True cinnamon comes from the bark of an evergreen tree native to Sri Lanka and India which grows to a height of 8-20 metres. The leaves are petiolate, entire, mid green in colour with the underside being a paler green than the upper side, leathery ovate and up to 18cm in length. Young leaves are paler green with a reddish tinge, the leaves have 3-5 longitudinal veins. The 6-petaled flowers are approximately 3mm in diameter, pale yellowy-white in colour and form panicles of blooms which are 5-7cm in length. Flowers give way to fleshy fruits which are ovoid in shape, black in colour when ripe and 1.5-2 cm in length.
What types of Ground Cinnamon do we stock?
What is the Latin name for Ground Cinnamon?
The Latin name for Cinnamon is Cinnamomum zeylanicum. Other names include: Sri Lanka Cinnamon, True Cinnamon, Sweet Wood, Cinamonas, Dalchini, Canela, Cannelle Ceylan, Zimt, Kanel, Cannella, Qurfa, Kanellë, Ceylonski Cimet, Seiron-Nikkei, Koritsa, Korytsya & Cây quế.
What plant family does Cinnamon come from?
Cinnamon comes from the plant family known as Lauraceae.
Where does Ground Cinnamon come from?
Our Ground Cinnamon comes from Madagascar and is ground in Spain. Our Fairtrade Organic Ground Cinnamon is from Sri Lanka.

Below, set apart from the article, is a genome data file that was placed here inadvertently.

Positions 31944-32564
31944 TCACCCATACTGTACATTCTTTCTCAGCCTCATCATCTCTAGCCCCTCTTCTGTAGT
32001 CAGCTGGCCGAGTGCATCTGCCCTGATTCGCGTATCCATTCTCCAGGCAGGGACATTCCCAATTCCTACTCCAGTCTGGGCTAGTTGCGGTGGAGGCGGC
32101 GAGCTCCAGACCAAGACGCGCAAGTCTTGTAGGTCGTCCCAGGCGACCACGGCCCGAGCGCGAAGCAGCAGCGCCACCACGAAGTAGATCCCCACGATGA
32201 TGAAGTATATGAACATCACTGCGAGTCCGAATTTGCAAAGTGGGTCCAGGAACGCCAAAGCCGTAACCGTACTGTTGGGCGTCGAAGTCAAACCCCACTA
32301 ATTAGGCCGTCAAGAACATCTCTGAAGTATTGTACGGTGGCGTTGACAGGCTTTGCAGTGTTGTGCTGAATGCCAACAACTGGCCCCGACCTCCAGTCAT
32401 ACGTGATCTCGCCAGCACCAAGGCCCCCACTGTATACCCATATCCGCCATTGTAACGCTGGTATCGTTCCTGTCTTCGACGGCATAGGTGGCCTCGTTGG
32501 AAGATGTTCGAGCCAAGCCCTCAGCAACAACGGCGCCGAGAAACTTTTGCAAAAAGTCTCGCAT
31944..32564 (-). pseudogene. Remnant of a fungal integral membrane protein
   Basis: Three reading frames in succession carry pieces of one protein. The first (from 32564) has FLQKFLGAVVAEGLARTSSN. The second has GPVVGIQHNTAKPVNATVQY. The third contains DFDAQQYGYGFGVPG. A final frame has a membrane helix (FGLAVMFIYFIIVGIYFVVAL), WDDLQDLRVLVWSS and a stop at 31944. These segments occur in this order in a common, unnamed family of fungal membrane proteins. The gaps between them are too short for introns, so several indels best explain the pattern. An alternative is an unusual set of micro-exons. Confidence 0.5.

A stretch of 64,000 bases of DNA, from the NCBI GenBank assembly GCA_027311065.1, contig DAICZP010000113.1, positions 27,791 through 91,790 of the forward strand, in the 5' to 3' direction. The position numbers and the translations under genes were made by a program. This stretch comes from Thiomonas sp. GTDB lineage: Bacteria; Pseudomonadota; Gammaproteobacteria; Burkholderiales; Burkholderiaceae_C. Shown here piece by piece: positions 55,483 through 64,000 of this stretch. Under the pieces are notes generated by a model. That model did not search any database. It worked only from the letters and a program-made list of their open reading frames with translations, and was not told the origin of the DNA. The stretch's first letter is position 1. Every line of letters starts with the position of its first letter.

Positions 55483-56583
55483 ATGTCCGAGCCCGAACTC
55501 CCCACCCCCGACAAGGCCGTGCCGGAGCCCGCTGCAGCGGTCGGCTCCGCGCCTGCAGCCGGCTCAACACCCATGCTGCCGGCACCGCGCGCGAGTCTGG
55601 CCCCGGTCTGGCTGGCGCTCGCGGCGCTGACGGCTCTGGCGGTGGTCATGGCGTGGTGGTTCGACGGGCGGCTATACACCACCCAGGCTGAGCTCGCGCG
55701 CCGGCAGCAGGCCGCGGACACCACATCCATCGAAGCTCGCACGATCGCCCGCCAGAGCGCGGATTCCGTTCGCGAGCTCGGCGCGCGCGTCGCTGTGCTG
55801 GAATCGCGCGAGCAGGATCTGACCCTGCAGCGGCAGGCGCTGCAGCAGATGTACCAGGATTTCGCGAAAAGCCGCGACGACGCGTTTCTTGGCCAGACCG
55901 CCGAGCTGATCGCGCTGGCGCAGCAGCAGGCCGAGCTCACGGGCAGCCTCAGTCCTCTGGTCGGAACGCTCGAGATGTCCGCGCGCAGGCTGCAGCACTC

What’s the history of Ground Cinnamon?
Cinnamon has been known from remote antiquity. It was imported to Egypt as early as 2000 BC. Cinnamon was so highly prized among ancient nations that it was regarded as a gift fit for monarchs. In Ancient Egypt, cinnamon was used to embalm mummies. Through the Middle Ages, the source of cinnamon remained a mystery to the Western world. From reading Latin writers who quoted Herodotus, Europeans had learned that cinnamon came up the Red Sea to the trading ports of Egypt, but where it came from was less than clear.
Cinnamon has a sweet, woody fragrance and a sweet yet spicy flavour.
What is the suggested use for Ground Cinnamon?
Cinnamon can be added to both sweet and savoury dishes, sprinkle into bread, biscuit, cake and muffin recipes, it can be added to curry powder blends, stirred in to soups, stews and tagines., it works well with chicken, lamb and beef. Add to crumble toppings and the fillings of apple and pumpkin pies, sprinkle onto porridge, muesli, pancakes for a sweet spicy flavour. You can also blend it into butter and make spicy cinnamon toast, try the butter on toasted teacakes and crumpets to! Cinnamon can be added to scented sachets and pot pourri mixes and to mulled wine and cider blends.
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